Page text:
The word “copycat” has assumed a brand-new conceptual hue with the emergence of the apropos Android malware. This polysemy is all about malicious code dubbed CopyCat. It is distributed via phishing and trojanized applications, and the subsequent impact is harsh. The malware engages in stealth malvertising, pilfers credits for installed programs, and gets high-level privileges on infected devices.
CopyCat Android malware isn’t new. It was first discovered in spring 2016 and has been since proliferating at a huge pace. The numbers speak for themselves: the infection under scrutiny contaminated about 14 million Android devices and was able to root more than a half of them. The financial turnout of this campaign is probably enviable even for well-off crypto ransomware distributors – the perpetrating program earned its authors somewhere around $1.5 million in fraudulent ad revenues. The geographic coverage of the onslaughts is mostly concentrated in Asia (55%), Africa (18%), as well as North and South America (12%). Interestingly, the attack process gets terminated if the malware identifies that the host device is located in China. This fact might be a clue for attack attribution.
So how does the CopyCat malware propagate? Unofficial app stores pose the main source of the contagion. The threat actors are evidently in cahoots with some of these third-party resources, providing booby-trapped variants of regular applications on a freeware basis. Would-be victims reportedly also get hit by downloading software promoted via phishing scams. If a targeted person happens to let the bad code in, it stays dormant until next reboot in order to tangle the cause-and-effect analysis. Then, CopyCat covertly reaches out to a specific web storage in order to download a pack of exploits. These exploits are required to gain root access on the device. In the event this phase of the attack chain is successful, the virus incorporates itself into Zygote, a built-in Android component tasked with triggering various processes. This way, the offending code can obscurely blemish all running apps with its shady characteristics.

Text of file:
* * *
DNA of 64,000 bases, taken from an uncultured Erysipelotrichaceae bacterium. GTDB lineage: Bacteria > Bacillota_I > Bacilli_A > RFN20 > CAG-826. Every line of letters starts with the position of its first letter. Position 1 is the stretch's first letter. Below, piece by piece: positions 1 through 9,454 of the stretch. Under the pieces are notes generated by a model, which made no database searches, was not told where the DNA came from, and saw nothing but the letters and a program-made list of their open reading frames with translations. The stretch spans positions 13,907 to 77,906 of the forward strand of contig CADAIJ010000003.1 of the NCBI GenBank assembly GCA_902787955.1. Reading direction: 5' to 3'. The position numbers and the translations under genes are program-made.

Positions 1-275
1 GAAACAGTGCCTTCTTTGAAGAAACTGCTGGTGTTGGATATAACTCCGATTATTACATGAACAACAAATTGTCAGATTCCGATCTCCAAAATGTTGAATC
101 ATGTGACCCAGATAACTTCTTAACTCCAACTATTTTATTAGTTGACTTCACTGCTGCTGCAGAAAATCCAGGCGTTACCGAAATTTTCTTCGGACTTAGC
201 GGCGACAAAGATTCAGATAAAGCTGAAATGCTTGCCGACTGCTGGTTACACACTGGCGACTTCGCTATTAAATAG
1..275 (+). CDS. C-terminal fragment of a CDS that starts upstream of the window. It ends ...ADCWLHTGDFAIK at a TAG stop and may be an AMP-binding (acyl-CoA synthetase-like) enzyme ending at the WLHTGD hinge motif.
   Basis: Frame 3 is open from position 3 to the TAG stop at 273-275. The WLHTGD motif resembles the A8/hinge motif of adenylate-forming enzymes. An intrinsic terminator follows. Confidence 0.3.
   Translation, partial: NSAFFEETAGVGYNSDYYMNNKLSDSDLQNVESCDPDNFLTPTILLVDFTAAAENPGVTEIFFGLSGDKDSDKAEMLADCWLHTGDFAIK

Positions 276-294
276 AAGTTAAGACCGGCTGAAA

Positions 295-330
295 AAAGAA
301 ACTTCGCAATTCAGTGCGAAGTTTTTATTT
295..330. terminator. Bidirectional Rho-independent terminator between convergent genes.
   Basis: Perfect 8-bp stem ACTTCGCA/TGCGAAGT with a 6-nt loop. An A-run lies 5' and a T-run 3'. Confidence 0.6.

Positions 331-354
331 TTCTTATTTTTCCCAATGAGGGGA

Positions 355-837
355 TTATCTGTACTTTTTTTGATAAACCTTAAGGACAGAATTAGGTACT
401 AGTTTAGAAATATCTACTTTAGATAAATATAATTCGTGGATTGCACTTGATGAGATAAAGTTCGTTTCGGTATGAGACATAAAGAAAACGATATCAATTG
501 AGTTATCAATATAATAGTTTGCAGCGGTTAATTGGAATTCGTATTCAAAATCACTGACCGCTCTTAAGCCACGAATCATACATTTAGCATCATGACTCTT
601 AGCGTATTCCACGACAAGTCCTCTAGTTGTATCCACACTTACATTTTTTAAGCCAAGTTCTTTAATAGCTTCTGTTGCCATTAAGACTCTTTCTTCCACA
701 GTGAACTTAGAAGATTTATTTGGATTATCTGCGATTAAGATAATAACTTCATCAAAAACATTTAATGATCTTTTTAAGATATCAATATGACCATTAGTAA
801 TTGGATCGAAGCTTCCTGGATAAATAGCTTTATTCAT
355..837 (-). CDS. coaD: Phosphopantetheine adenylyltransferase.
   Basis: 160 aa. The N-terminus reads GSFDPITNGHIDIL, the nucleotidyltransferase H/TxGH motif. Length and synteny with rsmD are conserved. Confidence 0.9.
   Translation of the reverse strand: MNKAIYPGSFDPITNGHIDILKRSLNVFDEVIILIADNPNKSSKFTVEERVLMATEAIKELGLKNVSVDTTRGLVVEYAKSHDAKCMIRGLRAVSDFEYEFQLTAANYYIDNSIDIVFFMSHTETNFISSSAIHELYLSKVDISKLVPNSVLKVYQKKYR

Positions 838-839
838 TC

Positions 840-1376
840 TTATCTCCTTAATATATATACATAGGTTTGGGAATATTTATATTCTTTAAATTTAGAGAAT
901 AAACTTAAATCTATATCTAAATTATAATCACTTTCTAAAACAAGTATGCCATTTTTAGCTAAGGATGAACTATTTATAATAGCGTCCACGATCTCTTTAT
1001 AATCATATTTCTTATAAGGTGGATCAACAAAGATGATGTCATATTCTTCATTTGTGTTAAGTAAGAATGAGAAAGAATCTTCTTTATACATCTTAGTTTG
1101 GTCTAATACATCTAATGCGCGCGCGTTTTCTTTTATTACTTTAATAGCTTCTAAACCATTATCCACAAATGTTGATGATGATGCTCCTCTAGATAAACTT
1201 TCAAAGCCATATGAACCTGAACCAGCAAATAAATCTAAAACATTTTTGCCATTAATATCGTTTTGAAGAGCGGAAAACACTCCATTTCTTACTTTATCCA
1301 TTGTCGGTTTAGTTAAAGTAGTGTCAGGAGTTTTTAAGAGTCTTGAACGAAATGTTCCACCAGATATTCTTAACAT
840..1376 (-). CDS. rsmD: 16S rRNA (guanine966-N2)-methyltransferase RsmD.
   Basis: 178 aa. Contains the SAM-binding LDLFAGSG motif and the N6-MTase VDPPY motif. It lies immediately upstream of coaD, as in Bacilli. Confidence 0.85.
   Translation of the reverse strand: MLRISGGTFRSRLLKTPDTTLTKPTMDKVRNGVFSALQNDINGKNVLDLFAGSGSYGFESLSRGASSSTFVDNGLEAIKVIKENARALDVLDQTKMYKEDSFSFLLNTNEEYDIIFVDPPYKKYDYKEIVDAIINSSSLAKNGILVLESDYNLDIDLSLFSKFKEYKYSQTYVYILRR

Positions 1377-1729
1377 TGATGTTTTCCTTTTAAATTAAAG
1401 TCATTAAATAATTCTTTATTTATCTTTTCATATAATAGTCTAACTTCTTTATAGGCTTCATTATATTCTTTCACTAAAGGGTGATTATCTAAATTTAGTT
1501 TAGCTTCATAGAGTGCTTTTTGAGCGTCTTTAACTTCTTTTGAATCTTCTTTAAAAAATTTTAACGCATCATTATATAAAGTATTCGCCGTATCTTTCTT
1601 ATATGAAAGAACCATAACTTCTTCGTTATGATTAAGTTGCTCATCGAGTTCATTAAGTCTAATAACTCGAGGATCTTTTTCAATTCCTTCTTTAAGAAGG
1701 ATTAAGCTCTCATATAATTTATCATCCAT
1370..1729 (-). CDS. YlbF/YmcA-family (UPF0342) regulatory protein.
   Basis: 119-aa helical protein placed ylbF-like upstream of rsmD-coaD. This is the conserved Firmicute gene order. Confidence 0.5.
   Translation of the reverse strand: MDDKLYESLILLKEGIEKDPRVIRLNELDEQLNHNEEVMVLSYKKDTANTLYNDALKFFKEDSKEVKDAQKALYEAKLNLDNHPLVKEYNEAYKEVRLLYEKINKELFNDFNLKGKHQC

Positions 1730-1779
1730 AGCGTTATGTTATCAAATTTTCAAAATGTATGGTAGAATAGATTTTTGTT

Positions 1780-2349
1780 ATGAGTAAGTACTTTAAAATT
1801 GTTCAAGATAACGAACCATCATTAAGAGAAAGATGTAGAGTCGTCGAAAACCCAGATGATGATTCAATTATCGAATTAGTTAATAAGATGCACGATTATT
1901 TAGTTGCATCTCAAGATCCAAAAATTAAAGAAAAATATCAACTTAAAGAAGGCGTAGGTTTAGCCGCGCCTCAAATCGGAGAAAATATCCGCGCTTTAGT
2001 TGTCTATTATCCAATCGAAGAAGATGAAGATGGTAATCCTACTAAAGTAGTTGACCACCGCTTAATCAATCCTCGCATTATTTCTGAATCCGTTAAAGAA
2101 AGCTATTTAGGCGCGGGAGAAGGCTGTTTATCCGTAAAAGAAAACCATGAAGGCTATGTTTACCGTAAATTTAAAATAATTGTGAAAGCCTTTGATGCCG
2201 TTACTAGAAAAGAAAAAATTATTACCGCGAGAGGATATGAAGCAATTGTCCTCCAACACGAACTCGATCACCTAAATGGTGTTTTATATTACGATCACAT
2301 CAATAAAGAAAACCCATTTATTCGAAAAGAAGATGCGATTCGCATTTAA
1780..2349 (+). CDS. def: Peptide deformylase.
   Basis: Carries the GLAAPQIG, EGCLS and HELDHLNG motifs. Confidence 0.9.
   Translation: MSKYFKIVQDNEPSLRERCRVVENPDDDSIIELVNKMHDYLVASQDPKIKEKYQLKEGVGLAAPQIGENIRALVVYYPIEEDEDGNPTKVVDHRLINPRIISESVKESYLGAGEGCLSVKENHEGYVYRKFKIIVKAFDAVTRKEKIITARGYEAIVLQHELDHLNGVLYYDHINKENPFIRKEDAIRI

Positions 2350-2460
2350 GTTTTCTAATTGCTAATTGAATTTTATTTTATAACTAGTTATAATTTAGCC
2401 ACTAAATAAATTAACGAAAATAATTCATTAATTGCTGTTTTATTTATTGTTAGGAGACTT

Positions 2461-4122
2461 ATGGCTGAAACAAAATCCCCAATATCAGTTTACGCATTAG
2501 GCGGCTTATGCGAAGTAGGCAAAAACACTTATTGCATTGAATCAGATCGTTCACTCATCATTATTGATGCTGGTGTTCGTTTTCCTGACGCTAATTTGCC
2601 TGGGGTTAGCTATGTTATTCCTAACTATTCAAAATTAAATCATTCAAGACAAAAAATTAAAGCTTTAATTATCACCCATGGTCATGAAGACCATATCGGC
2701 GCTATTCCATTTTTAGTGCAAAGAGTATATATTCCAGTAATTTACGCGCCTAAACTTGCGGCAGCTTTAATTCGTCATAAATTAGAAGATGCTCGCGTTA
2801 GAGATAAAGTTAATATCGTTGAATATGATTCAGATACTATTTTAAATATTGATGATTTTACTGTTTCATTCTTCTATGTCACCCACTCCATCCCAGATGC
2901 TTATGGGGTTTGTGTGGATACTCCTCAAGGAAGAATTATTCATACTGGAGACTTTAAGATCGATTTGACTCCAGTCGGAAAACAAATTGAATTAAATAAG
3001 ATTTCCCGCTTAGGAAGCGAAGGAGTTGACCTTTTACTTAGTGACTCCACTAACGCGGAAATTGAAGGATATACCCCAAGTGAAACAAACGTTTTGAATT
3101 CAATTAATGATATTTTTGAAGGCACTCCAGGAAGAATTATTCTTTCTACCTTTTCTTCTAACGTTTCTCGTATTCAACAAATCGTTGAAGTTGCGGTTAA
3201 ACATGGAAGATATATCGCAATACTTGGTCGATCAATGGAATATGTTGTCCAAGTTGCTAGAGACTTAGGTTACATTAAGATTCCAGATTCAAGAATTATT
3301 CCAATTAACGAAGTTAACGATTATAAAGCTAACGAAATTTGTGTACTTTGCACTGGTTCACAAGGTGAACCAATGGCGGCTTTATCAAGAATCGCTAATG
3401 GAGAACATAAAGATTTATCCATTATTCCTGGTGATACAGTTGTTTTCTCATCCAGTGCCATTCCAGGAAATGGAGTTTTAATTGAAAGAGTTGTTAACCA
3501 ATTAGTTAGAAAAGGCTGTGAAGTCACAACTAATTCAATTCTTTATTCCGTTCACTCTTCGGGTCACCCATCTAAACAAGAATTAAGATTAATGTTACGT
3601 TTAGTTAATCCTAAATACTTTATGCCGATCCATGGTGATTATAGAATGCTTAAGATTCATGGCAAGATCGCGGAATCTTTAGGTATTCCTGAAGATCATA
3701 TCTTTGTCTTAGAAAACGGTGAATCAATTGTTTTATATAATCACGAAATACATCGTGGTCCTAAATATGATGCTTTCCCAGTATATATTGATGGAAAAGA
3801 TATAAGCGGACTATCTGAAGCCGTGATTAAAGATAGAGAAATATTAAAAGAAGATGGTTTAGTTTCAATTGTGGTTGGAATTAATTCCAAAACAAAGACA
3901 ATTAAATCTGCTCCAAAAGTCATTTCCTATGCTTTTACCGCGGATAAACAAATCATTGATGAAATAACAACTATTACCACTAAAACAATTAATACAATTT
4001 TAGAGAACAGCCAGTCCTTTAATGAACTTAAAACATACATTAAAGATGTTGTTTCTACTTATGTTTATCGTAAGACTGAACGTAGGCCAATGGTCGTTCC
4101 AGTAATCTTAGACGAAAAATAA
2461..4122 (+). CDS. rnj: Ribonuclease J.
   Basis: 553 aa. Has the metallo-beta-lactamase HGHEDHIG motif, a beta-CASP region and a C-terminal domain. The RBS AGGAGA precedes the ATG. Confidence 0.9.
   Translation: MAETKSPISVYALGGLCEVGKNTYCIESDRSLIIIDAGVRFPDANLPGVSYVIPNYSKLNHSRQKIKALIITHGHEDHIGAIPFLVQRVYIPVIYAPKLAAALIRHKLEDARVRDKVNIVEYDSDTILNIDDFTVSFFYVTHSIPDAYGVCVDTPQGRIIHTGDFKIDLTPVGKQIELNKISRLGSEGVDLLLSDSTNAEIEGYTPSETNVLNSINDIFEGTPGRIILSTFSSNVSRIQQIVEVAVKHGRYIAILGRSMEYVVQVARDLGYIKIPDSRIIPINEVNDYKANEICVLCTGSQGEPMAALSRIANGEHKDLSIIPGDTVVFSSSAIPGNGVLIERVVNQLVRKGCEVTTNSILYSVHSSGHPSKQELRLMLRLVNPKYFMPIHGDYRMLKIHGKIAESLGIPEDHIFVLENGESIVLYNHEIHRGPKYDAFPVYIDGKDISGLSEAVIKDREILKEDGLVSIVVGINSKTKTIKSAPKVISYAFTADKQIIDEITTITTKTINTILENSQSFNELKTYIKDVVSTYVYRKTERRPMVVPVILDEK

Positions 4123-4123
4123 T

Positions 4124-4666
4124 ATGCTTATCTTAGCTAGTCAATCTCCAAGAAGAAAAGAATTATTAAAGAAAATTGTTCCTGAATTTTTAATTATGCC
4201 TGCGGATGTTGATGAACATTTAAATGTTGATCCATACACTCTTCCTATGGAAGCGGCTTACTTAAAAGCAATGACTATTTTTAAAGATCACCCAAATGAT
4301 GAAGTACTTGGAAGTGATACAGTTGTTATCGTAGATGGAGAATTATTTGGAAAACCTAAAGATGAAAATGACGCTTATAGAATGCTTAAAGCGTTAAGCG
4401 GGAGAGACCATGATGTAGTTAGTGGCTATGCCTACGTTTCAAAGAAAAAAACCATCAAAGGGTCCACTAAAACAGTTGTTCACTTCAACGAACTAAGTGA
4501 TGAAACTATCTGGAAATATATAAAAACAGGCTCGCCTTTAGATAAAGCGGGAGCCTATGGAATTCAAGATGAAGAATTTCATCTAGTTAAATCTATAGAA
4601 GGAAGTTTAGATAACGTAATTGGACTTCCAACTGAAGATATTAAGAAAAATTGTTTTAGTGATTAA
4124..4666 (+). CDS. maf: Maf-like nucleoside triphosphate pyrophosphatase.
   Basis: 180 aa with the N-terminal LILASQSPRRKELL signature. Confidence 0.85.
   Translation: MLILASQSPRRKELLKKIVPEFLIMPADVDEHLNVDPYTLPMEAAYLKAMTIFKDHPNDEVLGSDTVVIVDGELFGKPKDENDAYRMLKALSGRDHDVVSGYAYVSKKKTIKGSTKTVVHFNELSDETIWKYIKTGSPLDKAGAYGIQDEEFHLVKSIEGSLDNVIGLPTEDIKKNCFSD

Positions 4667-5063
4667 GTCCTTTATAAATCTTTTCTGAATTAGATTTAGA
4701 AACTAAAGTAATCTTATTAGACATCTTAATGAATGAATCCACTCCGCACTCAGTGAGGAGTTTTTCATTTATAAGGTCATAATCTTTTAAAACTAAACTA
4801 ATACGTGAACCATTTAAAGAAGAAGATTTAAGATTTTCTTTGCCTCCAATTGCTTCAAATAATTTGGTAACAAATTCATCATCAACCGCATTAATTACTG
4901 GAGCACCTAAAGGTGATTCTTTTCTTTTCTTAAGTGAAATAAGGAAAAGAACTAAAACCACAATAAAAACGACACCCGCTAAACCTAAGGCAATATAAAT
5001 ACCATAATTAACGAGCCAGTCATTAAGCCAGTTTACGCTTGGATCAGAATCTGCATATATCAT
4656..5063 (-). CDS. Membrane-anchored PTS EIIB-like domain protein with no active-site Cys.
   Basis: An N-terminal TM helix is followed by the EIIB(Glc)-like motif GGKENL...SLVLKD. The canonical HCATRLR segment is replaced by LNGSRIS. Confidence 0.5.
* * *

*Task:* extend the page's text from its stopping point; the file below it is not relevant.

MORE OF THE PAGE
The adverse outcome of this deep intrusion is twofold: it steals ad revenue and installs other malicious entities behind the victim’s back. The former aspect of the breach aftermath, in its turn, can be broken down into defiant display of redundant ads and theft of ecommerce rewards paid by merchants for app promotion. A really top-notch fraudulent mechanism employed by CopyCat is the replacement of genuine referrer ID value with a different one. This means that the malware deployers get credit for every application the user installs on their smartphone or tablet. To top it off, the CopyCat malware also performs some reconnaissance on plagued devices, harvesting such information the model, Android build, and the victim’s country.
All in all, this pest is sophisticated, harmful, and incredibly proficient in obfuscating its activity. Some of the ways to determine whether it is on board are as follows: obnoxious popup ads keep appearing on the screen, and new apps are getting installed once in a while without authorization. If you have noticed one or both of these symptoms, be sure to follow the steps below to locate and remove CopyCat malware.
CopyCat malware removal
What you need to do is uninstall the application that’s causing trouble. As it has been mentioned, however, disabling and removing the virus in regular mode is to no avail, so the steps below are must-follow.
2. Now tap and hold the option that says Power off. Depending on the vendor and the phone model, the methods can vary. If nothing happens as a result of the above manipulations, power down the device, then press and hold the Volume Down and Volume Up buttons simultaneously while it’s starting back up.
8. Restart into standard mode. The CopyCat malware should have now vanished from your Android device. You might also want to consider installing a mobile security solution to prevent attacks of this sort further on.